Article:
"Wartime is not a time to weaken the commander in chief," says paramount partisan hack Sen. Orrin Hatch (R-UT), responding to the testimony of former Nixon White House Counsel John Dean at Friday's Senate Judiciary Committee hearing on Sen. Russ Feingold's Bush censure motion.
A good question for the senator might be this: if the war in question is the so-called "War on Terror," when exactly might we consider it an appropriate time for "weakening" the commander in chief?
President Bush has used this faux "war" as justification for all manner of power grabs, from the invasion of a country to the ignoring of acts Congress, to the violation of court orders to the violation of federal laws, to the termination of citizenship rights. By Bush's--and Hatch's--reasoning, the president cum commander in chief could order the secret arrest, detention, torture and execution of any one of us, could cancel national elections, could indeed, declare martial law and have done with the Constitution altogether.
And since this "war" will never end--terrorism having been with us for as far back as you want to look, and likely to be with us forever--Hatch's argument is a prescription for dictatorship.
It's amazing to watch how these self-described conservatives are trashing their own philosophy of limited government and traditional values.
Just imagine what the Founding Fathers would have had to say about this idea of presidential omnipotence and infallibility.
Actually, we don't have to imagine what they'd say. As I note in my new book The Case for Impeachment (see above right), they pretty much said it all.
Here's Jefferson, on the idea of a president violating the rights of citizens. In a letter to a friend, Isaac Tiffany, he wrote in 1819: "Law is often but the tyrant's will, and always so when it violates the right of an individual."
His political and philosophical rival, Alexander Hamilton, had this to say about the idea of scrapping habeas corpus and clapping people in jail without charges and the right to a public trial: "To bereave a man of life or by violence to confiscate his estate, without accusation or trial would be so gross and notorious an act of despotism, as must at once convey the alarm of tyranny throughout the whole nation; but confinement of the person by secretly hurrying him to gaol, where his sufferings are unknown or forgotten, is a less public, a less striking, and therefore a more dangerous engine of arbitrary government."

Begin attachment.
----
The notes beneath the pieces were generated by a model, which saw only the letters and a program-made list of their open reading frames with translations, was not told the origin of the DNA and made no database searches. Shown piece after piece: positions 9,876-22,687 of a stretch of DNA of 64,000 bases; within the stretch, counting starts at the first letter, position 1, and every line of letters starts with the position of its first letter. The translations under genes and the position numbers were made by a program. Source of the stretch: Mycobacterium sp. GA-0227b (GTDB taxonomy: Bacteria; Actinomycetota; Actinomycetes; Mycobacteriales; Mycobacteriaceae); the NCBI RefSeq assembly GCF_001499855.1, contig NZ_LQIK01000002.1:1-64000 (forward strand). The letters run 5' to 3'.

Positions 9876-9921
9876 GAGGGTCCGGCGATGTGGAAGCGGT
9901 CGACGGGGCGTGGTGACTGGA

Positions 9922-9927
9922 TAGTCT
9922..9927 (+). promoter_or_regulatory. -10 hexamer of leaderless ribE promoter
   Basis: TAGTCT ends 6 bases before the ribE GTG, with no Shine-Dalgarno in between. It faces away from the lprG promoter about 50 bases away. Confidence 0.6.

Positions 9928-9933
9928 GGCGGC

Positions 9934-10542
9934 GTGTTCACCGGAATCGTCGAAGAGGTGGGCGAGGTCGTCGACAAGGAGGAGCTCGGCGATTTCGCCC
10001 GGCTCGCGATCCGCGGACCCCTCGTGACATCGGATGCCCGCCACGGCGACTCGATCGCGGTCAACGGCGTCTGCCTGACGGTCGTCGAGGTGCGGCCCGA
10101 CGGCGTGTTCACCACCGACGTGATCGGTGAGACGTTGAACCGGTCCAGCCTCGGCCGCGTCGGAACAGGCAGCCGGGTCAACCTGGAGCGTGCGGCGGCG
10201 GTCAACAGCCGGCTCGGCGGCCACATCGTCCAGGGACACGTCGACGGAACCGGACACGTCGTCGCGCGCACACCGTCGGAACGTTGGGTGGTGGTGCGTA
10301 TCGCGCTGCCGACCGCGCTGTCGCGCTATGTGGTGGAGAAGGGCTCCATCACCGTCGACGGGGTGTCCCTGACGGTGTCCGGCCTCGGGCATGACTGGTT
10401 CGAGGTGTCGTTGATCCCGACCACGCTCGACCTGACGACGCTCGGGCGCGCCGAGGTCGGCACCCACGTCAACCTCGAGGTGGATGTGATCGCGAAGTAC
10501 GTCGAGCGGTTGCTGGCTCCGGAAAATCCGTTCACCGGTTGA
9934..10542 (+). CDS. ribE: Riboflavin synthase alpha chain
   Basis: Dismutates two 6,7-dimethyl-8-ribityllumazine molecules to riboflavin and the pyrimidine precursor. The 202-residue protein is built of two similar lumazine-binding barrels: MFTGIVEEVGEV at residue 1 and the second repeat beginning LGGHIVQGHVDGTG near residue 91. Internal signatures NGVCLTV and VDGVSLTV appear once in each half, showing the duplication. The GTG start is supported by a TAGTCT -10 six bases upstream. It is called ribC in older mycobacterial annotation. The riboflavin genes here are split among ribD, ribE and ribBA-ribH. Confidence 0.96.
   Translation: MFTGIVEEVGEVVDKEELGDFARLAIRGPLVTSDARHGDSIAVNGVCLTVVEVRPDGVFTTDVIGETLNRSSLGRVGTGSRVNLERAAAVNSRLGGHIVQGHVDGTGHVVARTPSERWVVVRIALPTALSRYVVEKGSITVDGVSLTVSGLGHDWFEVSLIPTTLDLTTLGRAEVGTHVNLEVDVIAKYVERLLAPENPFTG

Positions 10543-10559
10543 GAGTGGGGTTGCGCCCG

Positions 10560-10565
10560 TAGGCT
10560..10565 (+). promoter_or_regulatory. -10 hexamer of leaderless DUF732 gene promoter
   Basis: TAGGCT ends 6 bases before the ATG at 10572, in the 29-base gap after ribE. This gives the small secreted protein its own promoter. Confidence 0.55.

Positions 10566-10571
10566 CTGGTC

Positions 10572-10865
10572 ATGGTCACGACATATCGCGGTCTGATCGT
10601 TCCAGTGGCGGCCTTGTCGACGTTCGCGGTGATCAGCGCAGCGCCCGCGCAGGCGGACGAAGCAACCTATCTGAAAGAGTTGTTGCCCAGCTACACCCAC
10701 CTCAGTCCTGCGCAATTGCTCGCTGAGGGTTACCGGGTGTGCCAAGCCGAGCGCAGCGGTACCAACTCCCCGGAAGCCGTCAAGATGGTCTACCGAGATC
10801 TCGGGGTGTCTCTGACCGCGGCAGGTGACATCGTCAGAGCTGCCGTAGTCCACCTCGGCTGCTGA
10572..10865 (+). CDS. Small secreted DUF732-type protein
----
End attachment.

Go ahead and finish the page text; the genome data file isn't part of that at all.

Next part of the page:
More to the point in the current censure debate, James Madison said: "The accumulation of all powers, legislative, executive, and judiciary, in the same hands, whether or one, a few, or many, and whether hereditary, self-appointed, or elective, may justly be pronounced the very definition of tyranny."
And of course, there is old Ben Franklin, now celebrating his 300th birthday, who said simply: "Those who would give up essential liberties to obtain a little temporary security deserve neither liberty nor security."
Orrin Hatch's words will not go down in history, it's safe to say, but it's worth noting what prompted them. He was responding to the testimony of John Dean, a man whose last occasion to testify before Congress was in 1974, during the Senate Watergate hearings, when he spilled the beans about president Nixon's constitutional crimes. And he was responding to comments made by the censure motion's author, Sen. Feingold (D-WI).
Dean told the Judiciary Committee that Bush's warrantless NSA spying authorization was worse than anything Nixon had done, and he added, "Had the Senate or House, or both, censured or somehow warned Richard Nixon, the tragedy of Watergate might have been prevented."
For his part, Feingold said, "If we in the Congress don't stand up for ourselves and the American people, we become complicit in the lawbreaking."
My guess is that Dean's and Feingold's words will resonate decades hence far more than the words of the enabler from Utah.
But Feingold, who is contemplating a run for the Democratic presidential nomination in 2008, might have added that if the American people this November return to Congress the very Republican partisan hacks and Democratic cowards who have allowed this president to become the Willie Sutton of constitutional violators, We the People will be complicit in Bush's crimes.
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To find out more about the new book, The Case for Impeachment, click here.